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I just bought a Dura Ace 53/39 off Craigslist. So now I'm buying a DA 50t outer chainring (and selling the 53t).

As for the inner chainring, is there any difference besides price, weight and style between a DA inner chainring and its 105 counterpart? Are they otherwise compatible, functionally the same and roughly as durable?

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  • Be aware of the shape of the spider arms on the crank. One of them is probably rounded in order to accept only specific matching chainrings, especially on the more recent versions of components, actually preventing the mix of different lines.
    – Carel
    Feb 27 at 12:45
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There are component tables on the tech website you can look up, but the short answer is yes, it will work as intended for shimano manufactured rings.

People seem to wear out the 50 outer ring quicker on Road as it's used considerably more than the 34, so don't worry about durability too much. Keep your eye on chain wear like normal to extend ring life.

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As for the inner chainring, is there any difference besides price, weight and style between a DA inner chainring and its 105 counterpart? Are they otherwise compatible, functionally the same and roughly as durable?

There are tremendous durability differences between different chainrings. Quality rings have every single tooth machined from 7075T6 or 7075T651 aluminum. Cheaper rings can use a weaker aluminum alloy or a more crude process for forming the teeth.

Shimano apparently doesn't tell what aluminum is used in their rings, but I don't believe the rings cheaper than Dura-Ace (or XTR) would use 7075T6 or 7075T651.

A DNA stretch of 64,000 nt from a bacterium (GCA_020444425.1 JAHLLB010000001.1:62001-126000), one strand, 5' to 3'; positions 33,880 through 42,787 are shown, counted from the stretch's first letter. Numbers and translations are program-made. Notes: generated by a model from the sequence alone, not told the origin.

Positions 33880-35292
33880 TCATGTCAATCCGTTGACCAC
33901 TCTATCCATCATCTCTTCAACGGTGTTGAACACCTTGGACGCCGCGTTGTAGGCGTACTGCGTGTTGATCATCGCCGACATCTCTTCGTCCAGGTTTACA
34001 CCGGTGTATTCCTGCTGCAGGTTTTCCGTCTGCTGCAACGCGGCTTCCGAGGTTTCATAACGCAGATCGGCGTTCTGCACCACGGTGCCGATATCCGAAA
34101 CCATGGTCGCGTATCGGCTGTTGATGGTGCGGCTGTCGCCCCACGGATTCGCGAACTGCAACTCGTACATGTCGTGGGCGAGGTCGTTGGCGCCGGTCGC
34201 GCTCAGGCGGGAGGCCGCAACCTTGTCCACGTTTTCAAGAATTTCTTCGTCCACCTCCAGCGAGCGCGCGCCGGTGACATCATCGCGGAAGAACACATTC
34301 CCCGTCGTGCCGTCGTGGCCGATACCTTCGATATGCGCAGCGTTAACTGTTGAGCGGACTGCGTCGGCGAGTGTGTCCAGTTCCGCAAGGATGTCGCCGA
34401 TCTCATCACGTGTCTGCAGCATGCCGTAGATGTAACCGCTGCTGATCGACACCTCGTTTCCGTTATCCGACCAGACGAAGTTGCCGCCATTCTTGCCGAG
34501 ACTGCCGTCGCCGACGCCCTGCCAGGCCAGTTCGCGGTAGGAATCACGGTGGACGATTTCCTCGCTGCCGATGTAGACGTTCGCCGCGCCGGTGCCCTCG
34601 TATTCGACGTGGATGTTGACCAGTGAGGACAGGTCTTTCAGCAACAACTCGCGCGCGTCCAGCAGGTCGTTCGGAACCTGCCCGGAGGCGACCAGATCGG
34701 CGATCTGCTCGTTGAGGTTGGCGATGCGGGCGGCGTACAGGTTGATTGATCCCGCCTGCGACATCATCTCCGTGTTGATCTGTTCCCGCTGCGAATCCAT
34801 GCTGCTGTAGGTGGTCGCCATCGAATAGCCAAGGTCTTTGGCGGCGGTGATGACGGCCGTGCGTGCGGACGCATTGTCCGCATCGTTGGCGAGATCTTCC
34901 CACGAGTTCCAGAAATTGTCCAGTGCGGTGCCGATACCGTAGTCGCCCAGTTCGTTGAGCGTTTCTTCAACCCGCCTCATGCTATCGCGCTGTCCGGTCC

One way to estimate the material is cost of the ring. If the little ring (34-39T) costs less than 20 euros plus taxes, or the big ring (50-53T) costs less than 30 euros plus taxes, it is highly likely the rings are not machined 7075T6 or 7075T651. Of course there are manufacturers that sell junk at high prices, so this is not a fully reliable method.

I'm usually a big fan of Shimano components, but for chainrings I'd stick with a manufacturer that clearly says "7075T6" or "7075T651". I have at least observed the cheaper Shimano chainrings to wear away in no time.

A 50-53 tooth big ring made out of machined 7075T6 or 7075T651 could last as much as 100 000 km or more if you rotate it often to even out the wear and change the chain religiously. A big ring made of cheaper aluminum could be too worn in 10 000 km.

Here is a list of some chainrings known to be made of good or bad material: https://www.bikeforums.net/bicycle-mechanics/755771-6061-aluminum-not-like-7075-aluminum-theyre-not-even-almost-similar-2-print.html

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    In general, the differences between 105 through Dura Ace are not that significant. The chains have more parts treated with low-friction coating and the cassette cogs get a different finish as you move up. In contrast to you, I don't expect the 105 rings to be significantly less durable than the DA rings.
    – Weiwen Ng
    Feb 27 at 12:04
  • I hadn't heard of rotating chainrings before but it is a thing and does make sense. The 110 BCD bolt pattern would only allow two positions, no? I'll add it to my checklist.
    – Olsonist
    Feb 27 at 19:41

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